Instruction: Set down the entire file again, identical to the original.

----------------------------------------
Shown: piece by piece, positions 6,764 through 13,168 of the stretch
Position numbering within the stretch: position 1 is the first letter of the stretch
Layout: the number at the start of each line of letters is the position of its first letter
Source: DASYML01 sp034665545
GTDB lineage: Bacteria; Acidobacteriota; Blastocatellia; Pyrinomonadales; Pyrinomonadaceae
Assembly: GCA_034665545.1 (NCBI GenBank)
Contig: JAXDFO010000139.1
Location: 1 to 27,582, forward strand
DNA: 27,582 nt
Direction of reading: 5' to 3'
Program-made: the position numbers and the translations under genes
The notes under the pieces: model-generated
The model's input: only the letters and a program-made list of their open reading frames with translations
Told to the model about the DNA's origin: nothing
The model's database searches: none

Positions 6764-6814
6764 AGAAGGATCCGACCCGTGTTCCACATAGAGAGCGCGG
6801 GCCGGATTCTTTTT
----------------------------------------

Shown: piece by piece, positions 6,764 through 13,168 of the stretch
Position numbering within the stretch: position 1 is the first letter of the stretch
Layout: the number at the start of each line of letters is the position of its first letter
Source: DASYML01 sp034665545
GTDB lineage: Bacteria; Acidobacteriota; Blastocatellia; Pyrinomonadales; Pyrinomonadaceae
Assembly: GCA_034665545.1 (NCBI GenBank)
Contig: JAXDFO010000139.1
Location: 1 to 27,582, forward strand
DNA: 27,582 nt
Direction of reading: 5' to 3'
Program-made: the position numbers and the translations under genes
The notes under the pieces: model-generated
The model's input: only the letters and a program-made list of their open reading frames with translations
Told to the model about the DNA's origin: nothing
The model's database searches: none

Positions 6764-6814
6764 AGAAGGATCCGACCCGTGTTCCACATAGAGAGCGCGG
6801 GCCGGATTCTTTTT